- The Washington Times - Sunday, December 2, 2012


Ex-cons and their supporters say they are tired of formerly incarcerated residents being discriminated against, so they are using any means necessary to change their circumstances.

With Rep. Jesse Jackson Jr., Illinois Democrat, not returning to Washington, voters in Chicago will have to decide who replaces the former congressman who has held his seat since 1995 and was re-elected just last month. Potential candidates include a convicted child-sex offender and a minister who vows to propose federal legislation to expunge the criminal records of low-level felons.

In Maryland, a legal battle is brewing over whether Prince George’s County businessman Greg Hall, who 20 years ago was convicted of gun charges and had murder charges dropped, should fill the seat of a state lawmaker convicted earlier this year of stealing $800.

In the meantime, add the D.C. Council to a list of legislatures looking to redeem ex-offenders with a measure that would prohibit private employers from rejecting out of hand applicants who are convicted felons.

Lawmakers, wanna-be politicians and organizations such as the American Bar Association, Human Rights Watch and Change.org are buttressing an anti-discrimination mantle on behalf of ex-offenders, including restoring their voting rights and aiding in their job prospects.

Currently, 32 states restore voting rights to felons who are no longer in the criminal justice system, while an estimated 3.9 million Americans have lost the right to vote because of felony convictions.

As for employment, the nationwide “ban-the-box” movement — which aims to remove the space for information about prior arrests and convictions from employment, housing and education applications — has gained measurable success in recent years. Here in the nation’s capital, the D.C. Council already has passed legislation that deems ex-offenders applying for city jobs a protected class. And lawmakers are poised to vote on legislation this week that would lay down a similar prohibition on private entities — a bill strongly opposed by the D.C. Chamber of Commerce, which contends it would have “disastrous effects” on the business community at large, including hospitals and institutions of higher learning.

Two candidates seeking Mr. Jackson’s 2nd Congressional District seat have joined the call to ease the lives of ex-cons. One, the Rev. Anthony Williams, is pledging to introduce federal “legislation that would allow ‘lower-level’ felonies to be expunged.”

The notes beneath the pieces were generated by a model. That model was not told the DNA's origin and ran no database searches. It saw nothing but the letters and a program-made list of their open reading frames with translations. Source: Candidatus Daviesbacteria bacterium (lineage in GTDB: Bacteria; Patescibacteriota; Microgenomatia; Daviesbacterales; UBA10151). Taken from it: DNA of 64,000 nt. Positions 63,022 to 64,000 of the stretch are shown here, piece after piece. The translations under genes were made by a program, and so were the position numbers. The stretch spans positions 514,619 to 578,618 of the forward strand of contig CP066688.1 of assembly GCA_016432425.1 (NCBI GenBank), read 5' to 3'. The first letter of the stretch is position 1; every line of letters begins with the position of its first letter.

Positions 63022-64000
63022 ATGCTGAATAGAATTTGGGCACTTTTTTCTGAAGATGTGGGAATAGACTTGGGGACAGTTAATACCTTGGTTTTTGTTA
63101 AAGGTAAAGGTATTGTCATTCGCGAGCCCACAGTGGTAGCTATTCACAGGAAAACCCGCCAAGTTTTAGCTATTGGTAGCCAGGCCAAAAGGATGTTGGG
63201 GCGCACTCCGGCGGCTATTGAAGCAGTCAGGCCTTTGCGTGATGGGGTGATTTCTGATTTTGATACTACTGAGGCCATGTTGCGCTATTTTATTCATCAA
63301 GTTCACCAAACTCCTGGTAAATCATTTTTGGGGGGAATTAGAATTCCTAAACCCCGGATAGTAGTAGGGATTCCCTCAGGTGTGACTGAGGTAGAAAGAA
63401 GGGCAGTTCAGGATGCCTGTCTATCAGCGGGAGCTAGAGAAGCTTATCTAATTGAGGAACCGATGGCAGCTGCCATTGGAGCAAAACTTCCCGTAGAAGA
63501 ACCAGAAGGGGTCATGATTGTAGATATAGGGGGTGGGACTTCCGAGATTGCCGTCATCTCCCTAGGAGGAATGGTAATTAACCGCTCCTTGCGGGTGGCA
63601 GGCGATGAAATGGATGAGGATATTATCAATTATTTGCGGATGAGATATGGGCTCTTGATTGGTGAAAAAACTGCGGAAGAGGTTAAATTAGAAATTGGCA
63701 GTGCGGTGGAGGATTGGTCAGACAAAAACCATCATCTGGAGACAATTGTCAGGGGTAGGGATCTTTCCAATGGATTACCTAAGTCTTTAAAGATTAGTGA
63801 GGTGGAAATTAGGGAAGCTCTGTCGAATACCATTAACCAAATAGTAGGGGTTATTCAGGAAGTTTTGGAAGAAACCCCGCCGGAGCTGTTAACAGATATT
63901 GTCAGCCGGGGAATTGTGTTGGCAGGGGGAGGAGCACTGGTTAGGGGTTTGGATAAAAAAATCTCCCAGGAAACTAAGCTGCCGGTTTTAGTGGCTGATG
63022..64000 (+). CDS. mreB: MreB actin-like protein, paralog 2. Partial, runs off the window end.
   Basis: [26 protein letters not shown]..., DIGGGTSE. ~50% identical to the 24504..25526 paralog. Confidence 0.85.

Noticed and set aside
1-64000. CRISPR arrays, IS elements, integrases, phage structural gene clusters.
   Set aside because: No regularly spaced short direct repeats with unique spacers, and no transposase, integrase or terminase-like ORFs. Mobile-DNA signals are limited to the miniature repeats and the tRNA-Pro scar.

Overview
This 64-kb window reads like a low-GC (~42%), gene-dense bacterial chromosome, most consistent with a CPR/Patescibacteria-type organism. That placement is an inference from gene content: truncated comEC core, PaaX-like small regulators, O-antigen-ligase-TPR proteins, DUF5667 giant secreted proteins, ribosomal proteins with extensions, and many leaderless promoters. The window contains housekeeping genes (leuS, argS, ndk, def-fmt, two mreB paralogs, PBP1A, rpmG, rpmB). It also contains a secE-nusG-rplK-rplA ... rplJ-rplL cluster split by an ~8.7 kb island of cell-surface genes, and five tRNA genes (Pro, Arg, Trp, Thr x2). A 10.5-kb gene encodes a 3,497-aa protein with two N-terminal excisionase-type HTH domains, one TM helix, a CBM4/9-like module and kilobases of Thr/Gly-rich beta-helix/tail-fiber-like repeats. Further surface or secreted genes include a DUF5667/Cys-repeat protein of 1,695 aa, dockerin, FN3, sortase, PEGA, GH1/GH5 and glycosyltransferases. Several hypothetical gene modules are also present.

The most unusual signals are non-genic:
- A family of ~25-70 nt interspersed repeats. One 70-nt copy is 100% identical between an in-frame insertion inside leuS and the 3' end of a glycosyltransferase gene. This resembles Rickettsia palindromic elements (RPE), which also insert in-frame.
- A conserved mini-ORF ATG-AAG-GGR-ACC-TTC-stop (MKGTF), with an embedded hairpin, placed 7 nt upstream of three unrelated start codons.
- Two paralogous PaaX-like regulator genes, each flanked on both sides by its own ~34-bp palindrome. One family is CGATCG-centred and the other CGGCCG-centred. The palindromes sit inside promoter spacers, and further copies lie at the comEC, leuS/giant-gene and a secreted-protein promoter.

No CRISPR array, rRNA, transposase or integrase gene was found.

The other, Mel Reynolds, served time in an Illinois prison for having sex with a 16-year-old and for federal financial and campaign fraud charges. State law prohibits him from holding state office, but not from holding a seat in Congress again, where he served from 1993 to 1995, when he was convicted and forced to resign.

Mr. Reynolds, who cannot hide from his wrongs, said last week at a campaign rally that “I made mistakes” and “I want to serve,” while his supporters held signs that said “Redemption.”

The Maryland case of Mr. Hall has created a political and legal boondoggle.

Having served time for drug and gun charges, Mr. Hall is supported by some county Democrats to fill the seat vacated by Delegate Tiffany Alston. The titular head of the party, Gov. Martin O’Malley, shook his head.

The case pits redemption against political prerogatives and a judge has set Tuesday as the date to hear both sides.

What ex-cons and their supporters are essentially saying is that he served his time, now give him a break.

The break they get, however, can also be their undoing.

Such is the case of Daniel Lorello, a former New York state archivist who pleaded guilty in 2008 to grand larceny after stealing and selling collectibles in Albany. Given a job at the New York State Military Museum, things were going swimmingly until state lawmakers got wind of his proximity to state collectibles and ordered that he be fired.

Mr. Lorello offered to resign, but state officials wouldn’t have it. In short, he was fired.

Now he has two black marks against him: The felonious theft and a firing.

Ex-cons and their supporters say convicted felons are damned if they do let prospective employers know of their arrests and convictions, as Mr. Lorello did, and damned if they don’t.

Smart voters and interviewers know the differences between resumes, stump speeches and job applications.

When the latter contains stretches of unemployment, it shouldn’t be discriminatory to ask the applicant to “fill in the blanks.”

Deborah Simmons can be reached at dsimmons@washingtontimes.com.

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